Exposure to methyl tertiary-butyl ether from oxygenated gasoline in Stamford, Connecticut.
White MC; Johnson CA; Ashley DL; Buchta TM; Pelletier DJ
Arch Environ Health 1995 May; 50(3):183-189
A study was conducted to determine the health effects of exposure to methyl-tertiary-butyl-ether (1634044) (MTBE) in gasoline in Stamford, Connecticut. Subjects included 37 individuals who work near traffic or automobiles, and 14 commuters. The occupationally exposed group included workers inside car repair garages, gasoline service station attendants, and other workers who spent time in traffic. Subjects were given questionnaires relating to health and exposure. Venous blood samples from 30 workers and breathing zone air samples from 37 workers were taken and analyzed to determine levels of MTBE, benzene (71432), toluene (108883) and xylene (1330207). Odds ratios and confidence intervals were calculated for the collected data. Blood sample MTBE levels were variable, but were highest in service station employees. Commuters and workers who spent time in traffic exhibited similar levels of blood MTBE. Eleven subjects exhibited blood MTBE levels greater than 2.4 micrograms/liter, and these individuals reported the highest incidence of symptoms such as headache, eye irritation, dizziness, and nausea. Levels of MTBE in breathing zone air samples correlated with those for benzene. The authors conclude that the exposure information collected in this study will be helpful in assessing the health risks presented by MTBE exposure.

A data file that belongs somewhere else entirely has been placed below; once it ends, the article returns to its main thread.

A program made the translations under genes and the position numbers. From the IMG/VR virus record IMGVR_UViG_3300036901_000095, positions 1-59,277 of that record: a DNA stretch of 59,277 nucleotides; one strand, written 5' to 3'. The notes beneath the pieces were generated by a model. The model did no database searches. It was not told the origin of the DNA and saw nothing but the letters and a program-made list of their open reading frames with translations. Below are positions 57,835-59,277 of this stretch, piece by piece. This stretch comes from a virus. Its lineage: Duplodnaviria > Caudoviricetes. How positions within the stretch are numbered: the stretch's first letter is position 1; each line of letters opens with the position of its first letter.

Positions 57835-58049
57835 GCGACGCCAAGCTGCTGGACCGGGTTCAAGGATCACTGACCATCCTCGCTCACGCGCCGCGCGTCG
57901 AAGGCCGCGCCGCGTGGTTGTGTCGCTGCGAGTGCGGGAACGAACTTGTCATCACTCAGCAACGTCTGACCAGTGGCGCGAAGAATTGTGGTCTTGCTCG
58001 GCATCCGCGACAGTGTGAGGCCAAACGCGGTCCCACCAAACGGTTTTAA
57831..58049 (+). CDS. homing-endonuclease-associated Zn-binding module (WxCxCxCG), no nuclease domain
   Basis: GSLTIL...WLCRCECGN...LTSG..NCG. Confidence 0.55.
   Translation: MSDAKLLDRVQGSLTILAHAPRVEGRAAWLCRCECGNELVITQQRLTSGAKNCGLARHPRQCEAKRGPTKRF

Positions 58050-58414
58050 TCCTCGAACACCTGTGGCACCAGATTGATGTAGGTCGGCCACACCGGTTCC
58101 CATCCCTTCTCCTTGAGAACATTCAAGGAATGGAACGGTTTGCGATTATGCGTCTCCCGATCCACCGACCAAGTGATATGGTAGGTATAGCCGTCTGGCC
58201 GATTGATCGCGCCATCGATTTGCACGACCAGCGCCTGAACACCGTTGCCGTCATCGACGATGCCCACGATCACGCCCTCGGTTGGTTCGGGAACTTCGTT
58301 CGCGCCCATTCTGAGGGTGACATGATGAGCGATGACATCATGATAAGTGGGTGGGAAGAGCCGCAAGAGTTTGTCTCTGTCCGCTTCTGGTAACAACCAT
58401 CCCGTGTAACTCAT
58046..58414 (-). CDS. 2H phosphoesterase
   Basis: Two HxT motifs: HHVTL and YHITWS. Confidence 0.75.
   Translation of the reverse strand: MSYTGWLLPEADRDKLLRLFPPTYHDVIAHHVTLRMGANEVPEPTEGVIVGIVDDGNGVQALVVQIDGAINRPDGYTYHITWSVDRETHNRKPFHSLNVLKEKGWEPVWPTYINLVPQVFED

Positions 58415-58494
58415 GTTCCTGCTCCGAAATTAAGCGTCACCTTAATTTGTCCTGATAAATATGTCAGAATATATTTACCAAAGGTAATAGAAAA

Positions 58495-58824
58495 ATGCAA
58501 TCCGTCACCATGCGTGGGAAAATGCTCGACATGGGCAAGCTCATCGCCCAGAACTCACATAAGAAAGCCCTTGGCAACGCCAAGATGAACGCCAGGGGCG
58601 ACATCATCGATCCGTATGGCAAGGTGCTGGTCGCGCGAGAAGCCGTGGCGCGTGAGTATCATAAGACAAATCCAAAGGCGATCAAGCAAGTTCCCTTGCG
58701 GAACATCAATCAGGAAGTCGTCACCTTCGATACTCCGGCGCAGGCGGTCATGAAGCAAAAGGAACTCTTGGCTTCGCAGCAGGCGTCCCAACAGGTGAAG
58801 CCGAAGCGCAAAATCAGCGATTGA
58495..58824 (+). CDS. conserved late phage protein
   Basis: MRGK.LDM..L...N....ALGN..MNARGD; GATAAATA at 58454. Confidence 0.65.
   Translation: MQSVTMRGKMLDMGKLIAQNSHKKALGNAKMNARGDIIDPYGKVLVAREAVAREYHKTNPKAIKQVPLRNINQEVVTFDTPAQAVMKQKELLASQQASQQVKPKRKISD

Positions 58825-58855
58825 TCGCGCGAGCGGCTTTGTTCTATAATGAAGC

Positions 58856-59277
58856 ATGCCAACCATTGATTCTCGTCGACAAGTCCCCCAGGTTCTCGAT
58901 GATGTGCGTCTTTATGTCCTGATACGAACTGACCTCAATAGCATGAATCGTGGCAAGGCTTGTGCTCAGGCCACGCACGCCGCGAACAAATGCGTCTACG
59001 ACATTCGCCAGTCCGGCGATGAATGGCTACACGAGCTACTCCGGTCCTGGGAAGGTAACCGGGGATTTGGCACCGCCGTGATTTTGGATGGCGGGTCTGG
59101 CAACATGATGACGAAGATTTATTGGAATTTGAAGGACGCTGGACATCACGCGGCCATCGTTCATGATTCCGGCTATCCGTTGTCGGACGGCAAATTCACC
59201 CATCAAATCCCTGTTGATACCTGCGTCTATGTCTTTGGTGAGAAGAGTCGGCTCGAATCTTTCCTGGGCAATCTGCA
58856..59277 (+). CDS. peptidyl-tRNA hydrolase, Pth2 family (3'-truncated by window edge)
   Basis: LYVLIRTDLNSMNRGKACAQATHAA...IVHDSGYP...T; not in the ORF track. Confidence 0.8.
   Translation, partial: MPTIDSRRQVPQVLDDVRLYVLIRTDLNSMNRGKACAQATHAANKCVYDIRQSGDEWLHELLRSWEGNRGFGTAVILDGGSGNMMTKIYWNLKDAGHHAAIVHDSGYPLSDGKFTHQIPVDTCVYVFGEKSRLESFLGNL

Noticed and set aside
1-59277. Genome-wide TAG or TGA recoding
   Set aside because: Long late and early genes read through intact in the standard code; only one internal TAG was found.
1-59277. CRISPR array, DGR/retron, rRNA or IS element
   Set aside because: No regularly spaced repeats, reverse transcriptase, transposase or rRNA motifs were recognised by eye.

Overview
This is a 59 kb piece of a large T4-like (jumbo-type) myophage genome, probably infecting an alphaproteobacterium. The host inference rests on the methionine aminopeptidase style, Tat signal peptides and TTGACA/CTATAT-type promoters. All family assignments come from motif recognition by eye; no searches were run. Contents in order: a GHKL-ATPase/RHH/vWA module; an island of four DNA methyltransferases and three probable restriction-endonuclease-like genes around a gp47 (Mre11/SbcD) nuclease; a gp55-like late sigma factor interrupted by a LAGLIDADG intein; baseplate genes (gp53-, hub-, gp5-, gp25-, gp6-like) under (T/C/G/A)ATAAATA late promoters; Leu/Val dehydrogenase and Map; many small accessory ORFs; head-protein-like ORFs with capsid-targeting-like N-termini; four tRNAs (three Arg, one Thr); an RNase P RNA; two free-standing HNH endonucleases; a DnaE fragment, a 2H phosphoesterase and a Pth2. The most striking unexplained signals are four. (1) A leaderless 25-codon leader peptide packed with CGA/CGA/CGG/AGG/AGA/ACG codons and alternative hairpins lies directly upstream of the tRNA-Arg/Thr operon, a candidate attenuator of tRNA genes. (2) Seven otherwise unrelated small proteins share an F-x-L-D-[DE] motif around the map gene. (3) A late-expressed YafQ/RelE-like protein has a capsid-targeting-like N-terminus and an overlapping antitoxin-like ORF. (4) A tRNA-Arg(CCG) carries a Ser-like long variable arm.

NIOSH-Author; Environmental-exposure; Occupational-exposure; Automotive-emissions; Blood-analysis; Hydrocarbons; Automobile-repair-shops; Air-sampling; Service-station-attendants
Mary C. White, Sc.D., Centers for Disease Control, National Center for Environmental Health, 4770 Buford Highway, N.E., F39, Atlanta, CA 30341-3724
1634-04-4; 71-43-2; 108-88-3; 1330-20-7
Archives of Environmental Health